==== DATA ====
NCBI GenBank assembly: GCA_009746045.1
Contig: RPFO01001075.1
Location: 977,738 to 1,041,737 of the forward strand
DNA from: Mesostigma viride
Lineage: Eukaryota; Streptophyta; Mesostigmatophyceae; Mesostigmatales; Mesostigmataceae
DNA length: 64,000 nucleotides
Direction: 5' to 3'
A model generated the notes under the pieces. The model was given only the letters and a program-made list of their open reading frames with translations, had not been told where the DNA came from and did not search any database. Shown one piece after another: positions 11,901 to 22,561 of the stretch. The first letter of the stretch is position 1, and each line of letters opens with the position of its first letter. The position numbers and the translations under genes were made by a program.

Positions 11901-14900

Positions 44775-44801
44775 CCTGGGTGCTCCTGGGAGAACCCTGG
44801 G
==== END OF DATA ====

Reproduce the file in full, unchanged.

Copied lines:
NCBI GenBank assembly: GCA_009746045.1
Contig: RPFO01001075.1
Location: 977,738 to 1,041,737 of the forward strand
DNA from: Mesostigma viride
Lineage: Eukaryota; Streptophyta; Mesostigmatophyceae; Mesostigmatales; Mesostigmataceae
DNA length: 64,000 nucleotides
Direction: 5' to 3'
A model generated the notes under the pieces. The model was given only the letters and a program-made list of their open reading frames with translations, had not been told where the DNA came from and did not search any database. Shown one piece after another: positions 11,901 to 22,561 of the stretch. The first letter of the stretch is position 1, and each line of letters opens with the position of its first letter. The position numbers and the translations under genes were made by a program.

Positions 11901-14900

Positions 44775-44801
44775 CCTGGGTGCTCCTGGGAGAACCCTGG
44801 G